Last post before Big Bend

Today, along with trying to write this post, I am also getting my various equipment cleaned, sorted, stashed and packed.  We are leaving for the Big Bend area on Wednesday morning.  We are meeting our Tennessee friends in Terlingua, staying at The Chisos Mining Company at Easter Egg Valley.  That is a motel, named after a now defunct mercury mine and the pastel painted cabins that dot the desert.

We will be spending five days and nights, prowling the mountains, canyons and desert of Big Bend National Park and the adjacent Big Bend Ranch State Park.  That area of the state of Texas is a well kept secret I have come to discover.  I say that because I have had people ask me, Texans mind you,  where Big Bend is.  It is in far west Texas, down where the Rio Grande makes it’s big turn from flowing southeast to turning to flow northeast.

As most of my regular readers know, I love going to that area, not only to photograph birds, but also the four-legged wildlife and the magnificent landscapes.  Of course, if I can add to my bird lists, so much the better.  On that note, I will tell you that in the past three days, I have put 53 species on my 2016 Big Year list.  Soooo….. with my goal of 210 for the year, I should get there in the next 12 days.  Right????

Okay, let’s get to the images that I have captured these past three days.  In no particular order.  Click on any image to see an enlargement.

Let’s start with a rare visitor to this part of Texas, the Green-tailed Towhee.  It’s range is usually in far west Texas, but occasionally one will show up that can’t read a range map and won’t ask for directions.  This one wound up at the blind at San Angelo State Park.

Green-tailed Towhee

Green-tailed Towhee

Also at the blind, this Curve-billed Thrasher.

Curve-billed Thrasher

Curve-billed Thrasher

This pretty Pyrrhuloxia showed up, too.  I just love trying to spell his name.



Driving into Spring Creek Park we saw this female Golden-fronted Woodpecker working without a net.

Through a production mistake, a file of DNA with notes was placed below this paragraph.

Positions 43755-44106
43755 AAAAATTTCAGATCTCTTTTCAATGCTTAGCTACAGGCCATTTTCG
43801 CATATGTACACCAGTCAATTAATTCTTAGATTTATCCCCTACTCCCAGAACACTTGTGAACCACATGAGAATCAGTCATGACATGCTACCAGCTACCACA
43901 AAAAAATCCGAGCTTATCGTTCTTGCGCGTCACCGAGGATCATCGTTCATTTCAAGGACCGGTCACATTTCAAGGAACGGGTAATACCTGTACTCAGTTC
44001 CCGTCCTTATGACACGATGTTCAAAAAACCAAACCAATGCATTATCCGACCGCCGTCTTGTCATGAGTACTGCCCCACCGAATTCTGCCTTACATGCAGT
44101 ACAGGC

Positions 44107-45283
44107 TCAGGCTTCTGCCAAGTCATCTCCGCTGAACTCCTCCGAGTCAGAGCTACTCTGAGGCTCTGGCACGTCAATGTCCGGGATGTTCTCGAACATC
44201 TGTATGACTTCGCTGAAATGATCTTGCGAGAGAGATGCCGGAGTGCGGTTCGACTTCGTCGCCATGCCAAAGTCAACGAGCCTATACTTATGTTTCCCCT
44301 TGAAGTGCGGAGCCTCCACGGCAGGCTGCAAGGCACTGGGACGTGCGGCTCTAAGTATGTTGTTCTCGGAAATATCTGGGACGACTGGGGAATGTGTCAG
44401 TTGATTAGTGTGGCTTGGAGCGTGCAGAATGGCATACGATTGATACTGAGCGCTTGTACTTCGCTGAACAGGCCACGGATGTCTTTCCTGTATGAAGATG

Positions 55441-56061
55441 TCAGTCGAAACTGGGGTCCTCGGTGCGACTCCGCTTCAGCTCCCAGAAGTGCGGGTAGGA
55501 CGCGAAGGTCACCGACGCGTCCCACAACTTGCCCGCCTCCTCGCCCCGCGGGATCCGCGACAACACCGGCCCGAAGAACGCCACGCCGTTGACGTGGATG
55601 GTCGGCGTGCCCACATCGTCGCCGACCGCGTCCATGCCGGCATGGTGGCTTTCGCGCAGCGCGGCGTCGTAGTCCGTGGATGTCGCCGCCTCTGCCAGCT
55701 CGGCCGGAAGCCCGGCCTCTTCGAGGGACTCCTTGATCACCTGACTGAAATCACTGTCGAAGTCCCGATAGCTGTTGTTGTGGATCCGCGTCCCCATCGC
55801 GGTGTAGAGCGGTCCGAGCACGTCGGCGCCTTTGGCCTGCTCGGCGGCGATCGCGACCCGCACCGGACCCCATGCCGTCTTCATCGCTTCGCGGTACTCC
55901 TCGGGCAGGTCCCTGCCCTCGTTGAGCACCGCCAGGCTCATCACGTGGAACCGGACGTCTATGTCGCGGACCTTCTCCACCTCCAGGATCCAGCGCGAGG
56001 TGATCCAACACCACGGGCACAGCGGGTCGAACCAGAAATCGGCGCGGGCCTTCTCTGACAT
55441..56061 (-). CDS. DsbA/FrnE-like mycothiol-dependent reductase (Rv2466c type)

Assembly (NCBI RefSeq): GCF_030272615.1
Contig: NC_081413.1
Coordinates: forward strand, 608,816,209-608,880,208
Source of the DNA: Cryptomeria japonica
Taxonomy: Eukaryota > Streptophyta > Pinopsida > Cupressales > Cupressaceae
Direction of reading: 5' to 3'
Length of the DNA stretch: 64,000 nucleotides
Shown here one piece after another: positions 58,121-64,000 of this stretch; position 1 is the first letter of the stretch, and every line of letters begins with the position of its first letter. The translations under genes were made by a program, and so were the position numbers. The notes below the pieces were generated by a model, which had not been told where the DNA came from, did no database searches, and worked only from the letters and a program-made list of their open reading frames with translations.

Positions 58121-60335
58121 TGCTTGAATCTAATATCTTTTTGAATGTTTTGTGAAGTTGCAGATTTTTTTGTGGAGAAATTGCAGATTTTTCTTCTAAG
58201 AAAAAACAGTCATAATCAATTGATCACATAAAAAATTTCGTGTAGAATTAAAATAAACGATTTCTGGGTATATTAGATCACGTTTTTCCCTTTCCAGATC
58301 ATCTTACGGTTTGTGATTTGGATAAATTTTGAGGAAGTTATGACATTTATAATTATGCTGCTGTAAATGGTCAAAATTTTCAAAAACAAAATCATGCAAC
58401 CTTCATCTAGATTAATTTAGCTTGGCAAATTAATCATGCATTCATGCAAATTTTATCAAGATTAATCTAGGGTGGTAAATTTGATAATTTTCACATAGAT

Golden-fronted Woodpecker - female

Golden-fronted Woodpecker – female

On another tree branch, just sitting and looking pretty, was this Western Bluebird.

Western Bluebird

Western Bluebird

I have a hard time passing up a photo of a Great Blue Heron.  One of my favorite subjects.

Great Blue Heron

Great Blue Heron

Looking far across the water, Ann spotted what looked like a bird in the brush.  At a distance of about 250 yards, we had to look through our binoculars to see what it was.  It was a challenge to my Canon 7D Mark II, but it and the Tamron 150-600mm lens got the job done.  It was hard to make the ID from that distance, but I see a rounded tip of the tail, and perhaps some black on the top of the head.  I will call it a Cooper’s versus a Sharp-shinned Hawk.

Cooper's Hawk

Cooper’s Hawk

I love the challenge of capturing the tiny birds in the brush.  Here is a neat photo of a juvenile White-crowned Sparrow.

White-crowned Sparrow - juvenile

White-crowned Sparrow – juvenile

Speaking of juveniles, let’s finish up with this young Yellow-bellied Sapsucker.

Yellow-bellied Sapsucker

Yellow-bellied Sapsucker – juvenile

That’s it for this post.  Now back to packing up for our trip.  My next post will be around the 13th of January.  I hope to have some fun stuff to show you.

‘Til then, Happy Birding!!

Green-tailed Towhee – 2nd chance